Saturday, August 6, 2011

16 NATO tankers go up in flames

Pakistani firefighters attempt to extinguish a fire caused by a bombing that destroyed 16 NATO supply trucks on the outskirts of Peshawar on August 6, 2011

Source: Press TV

Sixteen NATO supply vehicles transporting fuel destined for US-led forces in Afghanistan have gone up in flames in a bomb attack in Khyber Pakhtunkhwa province.

A total of 28 tankers were parked at a terminal on the outskirts of the provincial capital Peshawar when an explosion triggered a fire that engulfed 16 of the vehicles, AFP reported.

"We are trying to move away other oil tankers. We are not clear whether the bomb was planted in the terminal or with a tanker," police official Khurshid Khan said. "Sixteen tankers were completely destroyed."

He added that there were no reports of any casualties.

Mohammad Ijaz Khan, another senior police officer in Peshawar, said fire fighters were frantically trying to control the blaze. He said three explosions were heard before the fire swept through the parked tankers.

The police cordoned off the area after the incident and launched a search operation to track down the culprits.

No group has claimed responsibility for the attack so far.

Tehrik-i-Taliban Pakistan militants regularly attack NATO convoys in Pakistan.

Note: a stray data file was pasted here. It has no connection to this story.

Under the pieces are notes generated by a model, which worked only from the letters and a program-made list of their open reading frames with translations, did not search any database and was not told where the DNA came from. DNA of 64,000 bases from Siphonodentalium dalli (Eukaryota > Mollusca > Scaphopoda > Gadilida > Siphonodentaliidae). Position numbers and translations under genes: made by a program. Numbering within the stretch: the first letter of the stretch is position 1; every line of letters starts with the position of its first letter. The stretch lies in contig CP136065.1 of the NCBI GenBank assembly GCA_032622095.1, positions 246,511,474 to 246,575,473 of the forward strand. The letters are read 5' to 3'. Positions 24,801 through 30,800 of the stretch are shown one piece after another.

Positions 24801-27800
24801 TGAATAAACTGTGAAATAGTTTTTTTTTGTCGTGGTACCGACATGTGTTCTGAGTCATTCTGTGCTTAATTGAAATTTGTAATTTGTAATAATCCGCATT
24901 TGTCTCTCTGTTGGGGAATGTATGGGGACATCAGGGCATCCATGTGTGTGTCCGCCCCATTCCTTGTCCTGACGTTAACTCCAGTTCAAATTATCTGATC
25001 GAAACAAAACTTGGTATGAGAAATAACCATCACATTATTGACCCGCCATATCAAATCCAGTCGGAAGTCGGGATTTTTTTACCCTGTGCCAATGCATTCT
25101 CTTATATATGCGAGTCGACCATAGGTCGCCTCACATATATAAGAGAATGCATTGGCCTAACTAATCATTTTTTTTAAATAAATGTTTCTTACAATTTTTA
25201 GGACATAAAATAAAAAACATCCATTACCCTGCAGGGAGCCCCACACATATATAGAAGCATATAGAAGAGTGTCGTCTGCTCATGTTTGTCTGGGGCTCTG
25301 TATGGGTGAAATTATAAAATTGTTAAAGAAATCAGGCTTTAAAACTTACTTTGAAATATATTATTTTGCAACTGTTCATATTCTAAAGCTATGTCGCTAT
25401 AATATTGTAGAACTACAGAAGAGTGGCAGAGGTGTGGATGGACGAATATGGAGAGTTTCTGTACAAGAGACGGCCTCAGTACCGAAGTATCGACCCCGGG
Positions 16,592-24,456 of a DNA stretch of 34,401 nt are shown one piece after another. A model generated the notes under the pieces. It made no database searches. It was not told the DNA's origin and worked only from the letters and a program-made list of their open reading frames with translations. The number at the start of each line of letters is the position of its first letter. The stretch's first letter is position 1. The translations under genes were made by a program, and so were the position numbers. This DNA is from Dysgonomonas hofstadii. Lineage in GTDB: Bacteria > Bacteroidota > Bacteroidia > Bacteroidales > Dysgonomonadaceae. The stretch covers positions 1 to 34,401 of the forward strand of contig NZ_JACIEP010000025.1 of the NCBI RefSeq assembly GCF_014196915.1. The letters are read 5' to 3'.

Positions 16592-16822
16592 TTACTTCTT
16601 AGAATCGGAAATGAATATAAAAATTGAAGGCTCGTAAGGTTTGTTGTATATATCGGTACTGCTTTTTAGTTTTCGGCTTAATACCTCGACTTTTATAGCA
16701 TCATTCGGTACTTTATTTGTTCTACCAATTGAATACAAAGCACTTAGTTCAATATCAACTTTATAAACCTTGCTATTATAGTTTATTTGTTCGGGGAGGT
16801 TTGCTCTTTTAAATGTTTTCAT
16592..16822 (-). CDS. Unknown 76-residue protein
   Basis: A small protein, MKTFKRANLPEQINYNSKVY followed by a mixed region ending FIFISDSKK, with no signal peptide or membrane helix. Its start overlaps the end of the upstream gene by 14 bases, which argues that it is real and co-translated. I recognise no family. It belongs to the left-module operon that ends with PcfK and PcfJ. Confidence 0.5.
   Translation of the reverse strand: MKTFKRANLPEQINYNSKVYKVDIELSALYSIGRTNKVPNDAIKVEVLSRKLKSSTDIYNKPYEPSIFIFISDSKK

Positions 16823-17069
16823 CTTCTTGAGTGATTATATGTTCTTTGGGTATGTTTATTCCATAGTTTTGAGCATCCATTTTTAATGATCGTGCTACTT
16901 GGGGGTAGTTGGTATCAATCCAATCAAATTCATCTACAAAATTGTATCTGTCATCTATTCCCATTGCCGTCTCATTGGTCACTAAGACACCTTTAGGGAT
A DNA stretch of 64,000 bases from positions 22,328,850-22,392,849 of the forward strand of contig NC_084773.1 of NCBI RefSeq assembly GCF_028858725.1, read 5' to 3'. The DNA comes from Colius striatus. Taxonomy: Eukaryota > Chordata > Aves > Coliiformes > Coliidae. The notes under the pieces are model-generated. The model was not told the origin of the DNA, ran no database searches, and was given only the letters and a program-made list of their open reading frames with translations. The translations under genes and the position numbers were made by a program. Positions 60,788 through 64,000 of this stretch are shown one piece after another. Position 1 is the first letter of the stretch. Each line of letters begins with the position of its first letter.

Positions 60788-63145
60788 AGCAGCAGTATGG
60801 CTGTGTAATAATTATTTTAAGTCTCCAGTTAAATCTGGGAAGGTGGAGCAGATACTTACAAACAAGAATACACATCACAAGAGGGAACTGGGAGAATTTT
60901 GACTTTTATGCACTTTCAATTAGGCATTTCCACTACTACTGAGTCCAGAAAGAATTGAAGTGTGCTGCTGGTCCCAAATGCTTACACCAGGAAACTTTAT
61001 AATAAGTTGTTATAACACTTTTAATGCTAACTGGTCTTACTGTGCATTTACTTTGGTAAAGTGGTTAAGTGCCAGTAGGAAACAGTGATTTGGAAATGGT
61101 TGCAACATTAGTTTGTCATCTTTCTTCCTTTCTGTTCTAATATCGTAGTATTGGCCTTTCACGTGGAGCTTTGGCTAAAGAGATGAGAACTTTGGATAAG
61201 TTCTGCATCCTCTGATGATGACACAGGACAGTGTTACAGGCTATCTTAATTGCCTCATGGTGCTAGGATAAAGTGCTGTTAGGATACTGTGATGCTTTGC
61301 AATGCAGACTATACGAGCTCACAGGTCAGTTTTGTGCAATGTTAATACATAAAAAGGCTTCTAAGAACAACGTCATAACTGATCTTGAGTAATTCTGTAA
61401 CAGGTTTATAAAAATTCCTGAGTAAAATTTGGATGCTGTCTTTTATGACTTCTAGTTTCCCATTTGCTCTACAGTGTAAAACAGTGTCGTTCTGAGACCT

The US military and NATO rely heavily on the Pakistani supply route into landlocked Afghanistan, more so now that Taliban attacks are increasing.

Supplies arrive by sea in the southern port city of Karachi, where security analysts believe most of the Afghan Taliban leadership is now hiding. From there, they must travel in long, exposed convoys through Khyber Pakhtunkhwa province in northwest Pakistan.

Militants in the rugged tribal area have carried out numerous attacks in recent months, torching hundreds of NATO vehicles and containers destined for foreign troops in Afghanistan.

In response, the Pakistani authorities have deployed large contingents of police and military forces on all major arteries in the area to curb the attacks.

Other routes, largely through Russia and the Central Asian states, have proved to be too costly, both politically and economically.

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